An international research team is developing nanotechnology-based applications of hexanal, a natural plant extract that extends the storage life of harvested fruit.
Bananas, mangoes and papayas: these tender tropical fruits are in high demand in export markets and an important livelihood source for producers. But freshness is key because these fruits spoil quickly and damage easily. The challenge is especially daunting where refrigeration is lacking. Estimates suggest that up to 40% of produce in tropical countries is lost in post-harvest handling.
Breakthrough research by Canadian, Indian, and Sri Lankan partners points to a promising innovation: nanotech applications of a natural plant extract called hexanal can be used to delay fruit ripening. Hexanal inhibits a plant enzyme that is responsible for breaking cell membranes during a fruit’s ripening process.
In initial research in India and Sri Lanka, scientists used a hexanal-impregnated formula to test the product on mangoes. Spraying orchards with a low concentration of the compound slowed fruit ripening by three weeks. The team is also developing “smart packaging” systems, made from materials such as banana fibre, that slowly release hexanal to extend storage life after fruit is harvested.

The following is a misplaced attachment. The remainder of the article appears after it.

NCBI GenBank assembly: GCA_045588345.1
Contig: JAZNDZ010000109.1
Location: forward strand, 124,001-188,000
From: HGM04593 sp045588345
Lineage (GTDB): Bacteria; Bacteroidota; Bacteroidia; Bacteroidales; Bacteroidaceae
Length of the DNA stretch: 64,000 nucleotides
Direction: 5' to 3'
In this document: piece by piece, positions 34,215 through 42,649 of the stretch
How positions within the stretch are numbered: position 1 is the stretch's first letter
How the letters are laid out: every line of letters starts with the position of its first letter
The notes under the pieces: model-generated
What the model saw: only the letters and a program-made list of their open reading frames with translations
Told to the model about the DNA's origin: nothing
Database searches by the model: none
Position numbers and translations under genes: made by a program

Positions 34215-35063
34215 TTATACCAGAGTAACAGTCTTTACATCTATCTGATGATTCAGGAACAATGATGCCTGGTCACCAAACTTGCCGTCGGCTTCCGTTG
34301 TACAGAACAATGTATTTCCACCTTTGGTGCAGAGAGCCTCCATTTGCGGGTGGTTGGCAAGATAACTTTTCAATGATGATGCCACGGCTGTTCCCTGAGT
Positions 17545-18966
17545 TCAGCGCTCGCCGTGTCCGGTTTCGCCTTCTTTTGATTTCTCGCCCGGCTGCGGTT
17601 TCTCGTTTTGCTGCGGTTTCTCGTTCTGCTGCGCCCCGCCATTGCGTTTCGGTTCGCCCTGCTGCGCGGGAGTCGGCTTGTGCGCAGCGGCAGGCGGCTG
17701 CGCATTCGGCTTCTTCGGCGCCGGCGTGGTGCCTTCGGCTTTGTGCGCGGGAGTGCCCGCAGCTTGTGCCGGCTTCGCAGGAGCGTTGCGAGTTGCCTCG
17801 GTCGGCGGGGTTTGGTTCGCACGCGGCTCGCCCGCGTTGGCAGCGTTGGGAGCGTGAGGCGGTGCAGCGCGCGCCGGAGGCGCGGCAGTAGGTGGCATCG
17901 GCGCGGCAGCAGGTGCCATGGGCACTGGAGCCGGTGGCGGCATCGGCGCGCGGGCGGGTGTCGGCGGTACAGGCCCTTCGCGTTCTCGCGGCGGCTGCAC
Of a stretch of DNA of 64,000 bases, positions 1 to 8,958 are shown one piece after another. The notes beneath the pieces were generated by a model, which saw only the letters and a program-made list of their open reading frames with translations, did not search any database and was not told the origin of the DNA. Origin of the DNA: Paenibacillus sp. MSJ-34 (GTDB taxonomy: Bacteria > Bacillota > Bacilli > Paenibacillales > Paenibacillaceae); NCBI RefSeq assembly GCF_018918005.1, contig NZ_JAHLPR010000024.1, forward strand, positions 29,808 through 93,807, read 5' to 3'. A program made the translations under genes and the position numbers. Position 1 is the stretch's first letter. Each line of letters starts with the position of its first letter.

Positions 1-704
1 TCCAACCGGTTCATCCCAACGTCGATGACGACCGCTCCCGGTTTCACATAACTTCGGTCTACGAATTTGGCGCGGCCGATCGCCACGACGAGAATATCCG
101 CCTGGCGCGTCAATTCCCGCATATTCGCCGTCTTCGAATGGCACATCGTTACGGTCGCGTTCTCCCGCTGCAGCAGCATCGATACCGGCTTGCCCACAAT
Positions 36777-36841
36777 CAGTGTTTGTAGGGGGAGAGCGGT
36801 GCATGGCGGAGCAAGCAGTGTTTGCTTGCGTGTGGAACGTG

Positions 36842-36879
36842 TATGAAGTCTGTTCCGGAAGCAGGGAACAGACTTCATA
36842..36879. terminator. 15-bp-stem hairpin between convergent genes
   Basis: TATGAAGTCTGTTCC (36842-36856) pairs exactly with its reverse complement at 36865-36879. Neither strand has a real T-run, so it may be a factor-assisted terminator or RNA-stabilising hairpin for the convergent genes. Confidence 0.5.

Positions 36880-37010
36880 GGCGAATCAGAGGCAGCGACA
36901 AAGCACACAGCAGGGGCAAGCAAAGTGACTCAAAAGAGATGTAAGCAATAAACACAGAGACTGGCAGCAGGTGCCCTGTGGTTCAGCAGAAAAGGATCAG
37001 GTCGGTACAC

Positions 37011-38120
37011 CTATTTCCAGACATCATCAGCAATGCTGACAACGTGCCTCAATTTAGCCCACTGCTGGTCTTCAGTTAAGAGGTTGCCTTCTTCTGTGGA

These applications can boost farmers’ incomes. “Let’s say a mango farmer sprays half or one third of the orchard with the formulation,” explains Jay Subramanian, a professor at Canada’s University of Guelph. “He gets that same mango production but spread out over a three- to four-week window instead of just one week, which causes a major rush and a glut in the market, leading to low prices.”
In field trials, farmers were able to earn up to 15% more for their crop. Once harvested, the sprayed mangoes remained fresh for up to 26 days in cold storage and 17 days at room temperature.